If Big Tech has the will, research can show the way to...

If Big Tech has the will, research can show the way to self-regulation


Governments and observers across the world have repeatedly raised concerns about the monopoly power of Big Tech companies and the role the companies play in disseminating misinformation. In response, Big Tech companies have tried to preempt regulations by regulating themselves.

With Facebook’s announcement that its Oversight Board will make a decision about whether former President Donald Trump can regain access to his account after the company suspended it, this and other high-profile moves by technology to address misinformation have reignited the debate about what responsible self-regulation by technology should look like.

Research shows three key ways self-regulation can work: deprioritize engagement, label misinformation and crowdsource accuracy verification.

Deprioritize engagement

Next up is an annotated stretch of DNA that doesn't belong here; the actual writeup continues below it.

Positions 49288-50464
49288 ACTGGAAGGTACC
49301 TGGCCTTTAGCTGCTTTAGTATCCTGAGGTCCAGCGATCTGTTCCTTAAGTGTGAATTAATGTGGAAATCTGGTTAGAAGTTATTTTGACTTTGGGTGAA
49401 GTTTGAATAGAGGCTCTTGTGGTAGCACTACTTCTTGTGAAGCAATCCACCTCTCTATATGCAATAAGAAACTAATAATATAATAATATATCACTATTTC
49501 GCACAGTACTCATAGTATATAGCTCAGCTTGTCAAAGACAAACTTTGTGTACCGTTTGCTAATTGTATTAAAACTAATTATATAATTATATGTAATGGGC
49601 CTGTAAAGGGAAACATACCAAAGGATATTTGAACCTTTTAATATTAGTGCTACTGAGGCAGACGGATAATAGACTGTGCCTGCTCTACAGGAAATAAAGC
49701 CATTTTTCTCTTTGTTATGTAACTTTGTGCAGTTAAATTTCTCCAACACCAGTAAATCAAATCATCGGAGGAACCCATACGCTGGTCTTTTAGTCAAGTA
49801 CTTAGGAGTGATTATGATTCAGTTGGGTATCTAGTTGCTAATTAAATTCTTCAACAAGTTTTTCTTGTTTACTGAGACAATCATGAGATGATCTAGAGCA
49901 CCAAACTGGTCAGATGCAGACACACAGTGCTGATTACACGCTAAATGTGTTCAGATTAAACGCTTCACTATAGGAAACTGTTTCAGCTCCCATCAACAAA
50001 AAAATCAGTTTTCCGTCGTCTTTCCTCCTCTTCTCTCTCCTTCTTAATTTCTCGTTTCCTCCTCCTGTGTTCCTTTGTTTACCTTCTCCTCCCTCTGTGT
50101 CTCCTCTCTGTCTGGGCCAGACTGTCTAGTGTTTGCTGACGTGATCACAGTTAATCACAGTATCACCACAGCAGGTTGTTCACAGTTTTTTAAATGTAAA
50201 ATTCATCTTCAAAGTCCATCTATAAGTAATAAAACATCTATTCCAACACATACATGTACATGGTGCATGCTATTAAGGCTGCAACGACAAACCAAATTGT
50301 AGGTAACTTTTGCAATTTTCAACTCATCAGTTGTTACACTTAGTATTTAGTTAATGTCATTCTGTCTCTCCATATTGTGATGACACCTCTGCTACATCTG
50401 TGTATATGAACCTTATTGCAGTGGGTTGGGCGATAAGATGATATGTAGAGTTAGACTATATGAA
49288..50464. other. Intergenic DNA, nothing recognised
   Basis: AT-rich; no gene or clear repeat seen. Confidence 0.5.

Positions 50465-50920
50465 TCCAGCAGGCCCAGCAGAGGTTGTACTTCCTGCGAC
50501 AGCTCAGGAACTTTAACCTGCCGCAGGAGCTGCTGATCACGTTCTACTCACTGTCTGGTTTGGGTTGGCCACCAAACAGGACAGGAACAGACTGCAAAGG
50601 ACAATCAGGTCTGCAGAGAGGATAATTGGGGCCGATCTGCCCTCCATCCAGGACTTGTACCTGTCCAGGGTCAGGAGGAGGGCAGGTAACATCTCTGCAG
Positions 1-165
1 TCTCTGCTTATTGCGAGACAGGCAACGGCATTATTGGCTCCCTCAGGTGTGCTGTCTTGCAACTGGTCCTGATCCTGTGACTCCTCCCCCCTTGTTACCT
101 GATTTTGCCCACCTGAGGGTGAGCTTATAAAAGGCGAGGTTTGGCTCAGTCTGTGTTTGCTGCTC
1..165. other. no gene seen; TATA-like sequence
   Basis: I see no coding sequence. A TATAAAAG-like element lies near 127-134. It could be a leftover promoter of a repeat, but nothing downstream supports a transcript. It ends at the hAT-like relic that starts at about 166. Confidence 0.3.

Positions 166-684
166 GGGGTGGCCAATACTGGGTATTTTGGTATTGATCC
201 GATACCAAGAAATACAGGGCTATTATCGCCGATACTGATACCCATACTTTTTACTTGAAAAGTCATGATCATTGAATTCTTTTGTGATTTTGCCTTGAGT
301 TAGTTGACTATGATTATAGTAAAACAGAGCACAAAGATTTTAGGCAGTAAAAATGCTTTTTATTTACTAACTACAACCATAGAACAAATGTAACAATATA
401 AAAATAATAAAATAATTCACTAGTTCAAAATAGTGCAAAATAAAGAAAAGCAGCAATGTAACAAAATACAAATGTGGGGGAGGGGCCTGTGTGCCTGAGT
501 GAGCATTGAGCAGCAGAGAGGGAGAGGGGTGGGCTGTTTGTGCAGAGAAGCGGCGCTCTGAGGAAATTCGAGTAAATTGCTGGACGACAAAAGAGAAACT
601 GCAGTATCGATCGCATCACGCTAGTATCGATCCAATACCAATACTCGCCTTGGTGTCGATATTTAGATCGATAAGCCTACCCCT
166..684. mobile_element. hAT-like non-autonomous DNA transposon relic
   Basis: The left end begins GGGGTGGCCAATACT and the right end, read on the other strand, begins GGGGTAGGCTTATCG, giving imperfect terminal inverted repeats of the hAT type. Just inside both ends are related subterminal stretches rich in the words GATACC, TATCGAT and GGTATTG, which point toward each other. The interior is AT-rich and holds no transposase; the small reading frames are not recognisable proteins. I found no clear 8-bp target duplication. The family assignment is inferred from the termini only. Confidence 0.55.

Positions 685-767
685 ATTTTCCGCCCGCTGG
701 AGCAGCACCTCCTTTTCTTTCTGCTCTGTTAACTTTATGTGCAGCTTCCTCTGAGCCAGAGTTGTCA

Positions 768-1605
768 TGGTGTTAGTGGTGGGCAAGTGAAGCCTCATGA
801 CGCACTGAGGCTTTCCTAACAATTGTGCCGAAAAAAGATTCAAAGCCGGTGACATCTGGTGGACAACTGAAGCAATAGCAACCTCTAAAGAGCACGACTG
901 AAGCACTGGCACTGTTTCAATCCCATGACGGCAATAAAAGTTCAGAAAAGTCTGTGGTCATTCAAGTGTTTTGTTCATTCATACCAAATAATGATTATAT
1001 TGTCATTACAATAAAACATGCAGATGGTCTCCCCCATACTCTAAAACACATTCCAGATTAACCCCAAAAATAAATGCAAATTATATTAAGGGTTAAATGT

platforms are built for constant interaction, and the companies design the algorithms that choose which posts people see to keep their users engaged. Studies show falsehoods spread faster than truth on social media, often because people find news that triggers emotions to be more engaging, which makes it more likely they will read, react to and share such news. This effect gets amplified through algorithmic recommendations. My own work shows that people engage with YouTube videos about diabetes more often when the videos are less informative.

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